Common Errors Found in Valuation Reports

Errors in valuation reports can be costly.  Minimize the risk by hiring a firm with extensive valuation experience and become familiar with common mistakes.  Vice President Rachel Flaskey collaborated with Sageworks to present a practice aid on 14 common errors found in valuation reports. 

If you have questions or concerns about a valuation report, Chartwell can help by providing an independent review.  Contact us today to learn how we can provide peace of mind on the analysis and conclusions in your report.

 

INCOME APPROACH 
  1. Using a pre-tax cash flow in either the single-period capitalization method or the discounted cash flow method, but not adjusting the discount rate to its pre-tax equivalent
  2. Using debt-free cash flow (cash flow to the firm), but using only the required return on equity as the discount rate rather than a weighted-average cost of capital
  3. Using a long-term growth rate significantly above the projected growth in the economy
ASSET APPROACH
  1. Not considering built-in gains tax on the appreciated asset values of an income tax paying entity or an S-corporation that is still within its look back period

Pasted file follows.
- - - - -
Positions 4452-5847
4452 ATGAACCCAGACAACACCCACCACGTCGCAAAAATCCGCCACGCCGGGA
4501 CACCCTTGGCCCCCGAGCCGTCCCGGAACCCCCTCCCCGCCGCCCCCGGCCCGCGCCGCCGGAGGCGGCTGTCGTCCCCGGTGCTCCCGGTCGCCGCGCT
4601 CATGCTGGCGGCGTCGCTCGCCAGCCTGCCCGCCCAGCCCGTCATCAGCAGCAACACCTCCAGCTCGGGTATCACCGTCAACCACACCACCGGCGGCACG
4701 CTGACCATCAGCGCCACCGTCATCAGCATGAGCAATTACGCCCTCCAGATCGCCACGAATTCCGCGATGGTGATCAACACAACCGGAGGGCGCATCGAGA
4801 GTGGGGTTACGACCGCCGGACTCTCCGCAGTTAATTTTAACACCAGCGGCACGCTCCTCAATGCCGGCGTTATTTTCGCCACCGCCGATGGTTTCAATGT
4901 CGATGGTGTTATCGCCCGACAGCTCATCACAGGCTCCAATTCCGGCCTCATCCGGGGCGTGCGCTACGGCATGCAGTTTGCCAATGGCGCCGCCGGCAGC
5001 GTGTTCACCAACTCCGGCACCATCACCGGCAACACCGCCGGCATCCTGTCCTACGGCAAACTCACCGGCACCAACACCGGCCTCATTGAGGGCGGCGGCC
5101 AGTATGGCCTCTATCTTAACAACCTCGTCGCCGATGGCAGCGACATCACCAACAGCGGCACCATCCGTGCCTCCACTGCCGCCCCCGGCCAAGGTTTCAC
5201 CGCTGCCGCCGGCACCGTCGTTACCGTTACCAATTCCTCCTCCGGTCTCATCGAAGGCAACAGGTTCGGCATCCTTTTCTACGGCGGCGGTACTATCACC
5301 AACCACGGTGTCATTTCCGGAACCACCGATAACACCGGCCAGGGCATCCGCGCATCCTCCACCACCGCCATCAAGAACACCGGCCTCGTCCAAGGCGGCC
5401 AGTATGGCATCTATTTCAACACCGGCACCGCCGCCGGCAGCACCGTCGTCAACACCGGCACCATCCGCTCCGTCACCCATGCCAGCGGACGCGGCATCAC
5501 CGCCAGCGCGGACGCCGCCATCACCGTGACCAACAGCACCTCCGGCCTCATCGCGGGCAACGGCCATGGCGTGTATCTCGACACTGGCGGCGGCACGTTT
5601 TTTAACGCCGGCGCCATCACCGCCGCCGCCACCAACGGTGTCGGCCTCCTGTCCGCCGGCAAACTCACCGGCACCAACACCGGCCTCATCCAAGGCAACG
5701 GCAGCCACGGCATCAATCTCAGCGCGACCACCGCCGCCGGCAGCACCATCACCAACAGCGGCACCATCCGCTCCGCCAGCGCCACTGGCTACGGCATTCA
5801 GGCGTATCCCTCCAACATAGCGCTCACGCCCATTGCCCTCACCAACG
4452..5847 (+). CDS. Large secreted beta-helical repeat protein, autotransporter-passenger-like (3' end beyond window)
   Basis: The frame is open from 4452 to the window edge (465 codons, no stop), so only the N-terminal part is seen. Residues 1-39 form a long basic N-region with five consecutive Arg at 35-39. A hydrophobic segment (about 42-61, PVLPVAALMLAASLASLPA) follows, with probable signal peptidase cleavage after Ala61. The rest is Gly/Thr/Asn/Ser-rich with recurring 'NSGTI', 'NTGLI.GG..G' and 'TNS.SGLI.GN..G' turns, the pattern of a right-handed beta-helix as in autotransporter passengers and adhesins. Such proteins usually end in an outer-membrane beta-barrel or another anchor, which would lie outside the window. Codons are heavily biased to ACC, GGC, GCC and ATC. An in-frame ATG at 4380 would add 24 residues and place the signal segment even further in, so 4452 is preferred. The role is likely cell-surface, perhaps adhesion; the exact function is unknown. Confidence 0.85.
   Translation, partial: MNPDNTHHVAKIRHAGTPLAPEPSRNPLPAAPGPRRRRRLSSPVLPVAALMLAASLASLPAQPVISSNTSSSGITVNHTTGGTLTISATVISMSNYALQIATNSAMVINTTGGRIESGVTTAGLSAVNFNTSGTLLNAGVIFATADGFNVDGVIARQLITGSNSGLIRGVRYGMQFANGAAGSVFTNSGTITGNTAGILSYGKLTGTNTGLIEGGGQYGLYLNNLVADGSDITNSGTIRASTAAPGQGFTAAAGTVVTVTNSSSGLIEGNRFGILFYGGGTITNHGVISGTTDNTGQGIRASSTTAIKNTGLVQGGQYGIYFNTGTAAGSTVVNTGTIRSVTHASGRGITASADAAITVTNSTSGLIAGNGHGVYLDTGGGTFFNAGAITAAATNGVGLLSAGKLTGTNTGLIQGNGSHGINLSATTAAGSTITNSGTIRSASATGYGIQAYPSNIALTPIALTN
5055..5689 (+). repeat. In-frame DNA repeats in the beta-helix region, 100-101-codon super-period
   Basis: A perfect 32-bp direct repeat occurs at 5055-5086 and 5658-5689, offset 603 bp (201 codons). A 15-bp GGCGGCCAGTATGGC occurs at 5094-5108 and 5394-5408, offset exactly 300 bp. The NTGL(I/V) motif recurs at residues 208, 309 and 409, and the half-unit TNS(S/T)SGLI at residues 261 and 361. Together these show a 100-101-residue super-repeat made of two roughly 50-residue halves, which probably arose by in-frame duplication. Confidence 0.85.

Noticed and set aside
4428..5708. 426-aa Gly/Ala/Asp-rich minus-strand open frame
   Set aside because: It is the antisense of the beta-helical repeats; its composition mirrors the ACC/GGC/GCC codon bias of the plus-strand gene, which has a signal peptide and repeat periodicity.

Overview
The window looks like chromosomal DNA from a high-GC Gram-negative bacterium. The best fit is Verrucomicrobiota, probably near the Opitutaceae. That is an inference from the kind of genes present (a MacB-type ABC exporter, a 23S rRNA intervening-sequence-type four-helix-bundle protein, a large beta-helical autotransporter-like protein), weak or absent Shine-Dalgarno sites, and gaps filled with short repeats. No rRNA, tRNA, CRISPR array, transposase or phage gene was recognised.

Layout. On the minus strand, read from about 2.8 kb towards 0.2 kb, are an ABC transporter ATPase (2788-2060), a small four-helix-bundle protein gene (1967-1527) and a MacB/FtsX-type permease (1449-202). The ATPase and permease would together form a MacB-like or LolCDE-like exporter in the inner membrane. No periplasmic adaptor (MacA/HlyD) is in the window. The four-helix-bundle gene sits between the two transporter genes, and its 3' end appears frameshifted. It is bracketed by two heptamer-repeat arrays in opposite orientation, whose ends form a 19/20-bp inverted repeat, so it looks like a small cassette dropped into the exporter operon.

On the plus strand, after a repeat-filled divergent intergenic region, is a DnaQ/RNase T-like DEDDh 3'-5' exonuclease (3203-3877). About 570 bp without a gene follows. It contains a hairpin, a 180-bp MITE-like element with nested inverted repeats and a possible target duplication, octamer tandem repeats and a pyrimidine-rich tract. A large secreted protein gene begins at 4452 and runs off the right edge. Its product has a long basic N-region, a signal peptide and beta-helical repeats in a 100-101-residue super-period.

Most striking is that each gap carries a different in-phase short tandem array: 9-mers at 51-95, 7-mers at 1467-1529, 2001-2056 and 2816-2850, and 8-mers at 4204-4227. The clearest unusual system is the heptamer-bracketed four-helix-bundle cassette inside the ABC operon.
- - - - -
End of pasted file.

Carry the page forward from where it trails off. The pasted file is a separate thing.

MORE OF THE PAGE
2. Not considering or separately valuing the intangible assets owned by the business, such as developed software or patents
  3. Assuming the value of the liabilities is equal to their book value without performing additional analysis
MARKET APPROACH 
  1. Applying private company transaction multiples without reviewing the transactions for comparability
  2. Using dated transaction data when conditions in the industry have changed significantly from the time the earlier transactions occurred
  3. Using transactions occurring after the valuation date
  4. Not understanding adjustments made to market data
  5. Failing to show the transactions and multiples relied upon in the report
OTHER
  1. Using a lack of control discount on the income approach when a non-controlling cash flow stream was used to calculate the value
  2. Not reconciling the marketability discount to available studies or quantitative methods
  3. Failure to explain why certain valuation methods were chosen or rejected

Click here to download the .pdf version.